Everyone at our Havant store is rooting for our colleague Toby McCauley who's playing for the UK at the DiaEuros – the European futsal championship for people with type one diabetes.

The UK team was founded last year and is playing in the tournament in Slovakia for the first time. Futsal is a variant of five-a-side football, played indoors with a smaller low-bounce ball to place a greater emphasis on skill.

Toby, who's 24, is fresh section leader at the Havant store and has worked there for seven years.

He said: "I was diagnosed with type one diabetes five years ago. It was a big shock.

"I used to play semi-professional football and considered myself pretty fit, but I started losing weight and drinking lots of fluid. I was also getting up three or four times in the night to go to the toilet. These are all symptoms but obviously at the time I didn't know that.

"I tried to get fit for the start of the football season and I just couldn't do it. I couldn't run properly. So I went to the doctor, had a blood test and was diagnosed.

"I inject myself with insulin every time I eat, and once before I go to bed.

"I stopped playing for a few years, then I saw something on Twitter about the diabetes football community.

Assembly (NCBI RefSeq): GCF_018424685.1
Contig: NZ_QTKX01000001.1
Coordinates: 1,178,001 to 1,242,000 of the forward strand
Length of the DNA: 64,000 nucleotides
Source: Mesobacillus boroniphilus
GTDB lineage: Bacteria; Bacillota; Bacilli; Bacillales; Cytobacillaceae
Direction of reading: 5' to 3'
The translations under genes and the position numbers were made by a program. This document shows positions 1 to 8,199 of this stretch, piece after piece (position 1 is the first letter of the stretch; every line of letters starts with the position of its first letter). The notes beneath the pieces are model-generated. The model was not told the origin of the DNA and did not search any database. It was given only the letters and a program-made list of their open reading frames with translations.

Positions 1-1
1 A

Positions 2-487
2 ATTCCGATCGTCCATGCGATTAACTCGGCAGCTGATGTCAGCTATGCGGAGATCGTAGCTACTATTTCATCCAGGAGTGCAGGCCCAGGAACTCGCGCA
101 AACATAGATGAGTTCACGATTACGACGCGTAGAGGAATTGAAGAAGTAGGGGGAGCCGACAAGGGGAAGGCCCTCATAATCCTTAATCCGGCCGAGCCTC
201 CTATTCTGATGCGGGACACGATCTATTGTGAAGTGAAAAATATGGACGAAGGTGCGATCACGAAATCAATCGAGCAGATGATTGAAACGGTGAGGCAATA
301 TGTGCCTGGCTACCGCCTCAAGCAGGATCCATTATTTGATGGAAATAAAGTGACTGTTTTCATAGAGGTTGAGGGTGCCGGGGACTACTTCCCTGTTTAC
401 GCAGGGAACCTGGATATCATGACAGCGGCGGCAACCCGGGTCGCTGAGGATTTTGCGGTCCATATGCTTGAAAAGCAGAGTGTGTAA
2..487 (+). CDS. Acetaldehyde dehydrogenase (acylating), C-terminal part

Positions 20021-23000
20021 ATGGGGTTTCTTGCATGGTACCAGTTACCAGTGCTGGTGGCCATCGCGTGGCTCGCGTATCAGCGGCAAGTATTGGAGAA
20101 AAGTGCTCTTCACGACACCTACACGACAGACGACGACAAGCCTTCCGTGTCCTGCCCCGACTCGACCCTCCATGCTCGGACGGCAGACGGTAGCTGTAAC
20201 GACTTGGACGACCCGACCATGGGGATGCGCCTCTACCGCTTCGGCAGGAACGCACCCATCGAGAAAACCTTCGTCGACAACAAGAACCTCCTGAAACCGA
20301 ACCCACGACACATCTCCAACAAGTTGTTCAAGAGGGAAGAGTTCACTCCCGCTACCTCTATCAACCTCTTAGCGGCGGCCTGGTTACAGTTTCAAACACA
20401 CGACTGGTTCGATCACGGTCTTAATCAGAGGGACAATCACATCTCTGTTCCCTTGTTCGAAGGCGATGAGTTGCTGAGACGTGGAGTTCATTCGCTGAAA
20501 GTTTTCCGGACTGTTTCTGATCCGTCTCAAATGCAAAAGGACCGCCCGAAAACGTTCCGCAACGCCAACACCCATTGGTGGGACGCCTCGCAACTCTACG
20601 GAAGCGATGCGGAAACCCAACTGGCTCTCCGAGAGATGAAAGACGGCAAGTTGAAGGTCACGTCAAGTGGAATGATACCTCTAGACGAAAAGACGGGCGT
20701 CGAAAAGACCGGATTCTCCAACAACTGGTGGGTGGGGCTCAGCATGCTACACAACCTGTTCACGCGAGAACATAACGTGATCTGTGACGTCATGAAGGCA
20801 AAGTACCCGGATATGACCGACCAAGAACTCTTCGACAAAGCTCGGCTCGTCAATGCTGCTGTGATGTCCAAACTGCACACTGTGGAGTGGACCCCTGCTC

"I went down for a trial and was then selected for the UK team for the Diaeuro tournament. I've also started playing 11 a side football again.

"I've mentioned the tournament to colleagues and they've all been really supportive, wishing me well."

The store's community champion Katy Trapani said: "He's a wonderful colleague, a good team player and just a great guy – and all of the colleagues are wishing him well for the tournament.

"We're excited to hear all about it and hear how the team get on. We're also keen to support Toby and the team in the future by hopefully organising fundraising events for them."

Chris Bright founded The Diabetes Football Community that runs the team last year and has organised the team to head to Slovakia for the tournament.

He said: "Diabetes can be a limiting and challenging condition, but I think we're giving people hope and inspiring them too. Yes, diabetes is a disability, but we want to focus on what you can do if you have diabetes rather than what you can't.

"I think there will be a lot of emotion before our first game when the national anthem is played. I'm hugely proud of the team already, whatever happens in the tournament.

"We've only ever played one game together, against the England visually impaired futsal team, and I think most of the countries we play will be more experienced than us. But we've got some good players, and we will definitely be able to learn from the team."

The Diabetes Football Community is a not for profit organisation set up to provide support, guidance, tips and inspiration to those living with the condition with a passion for football. Find out more here.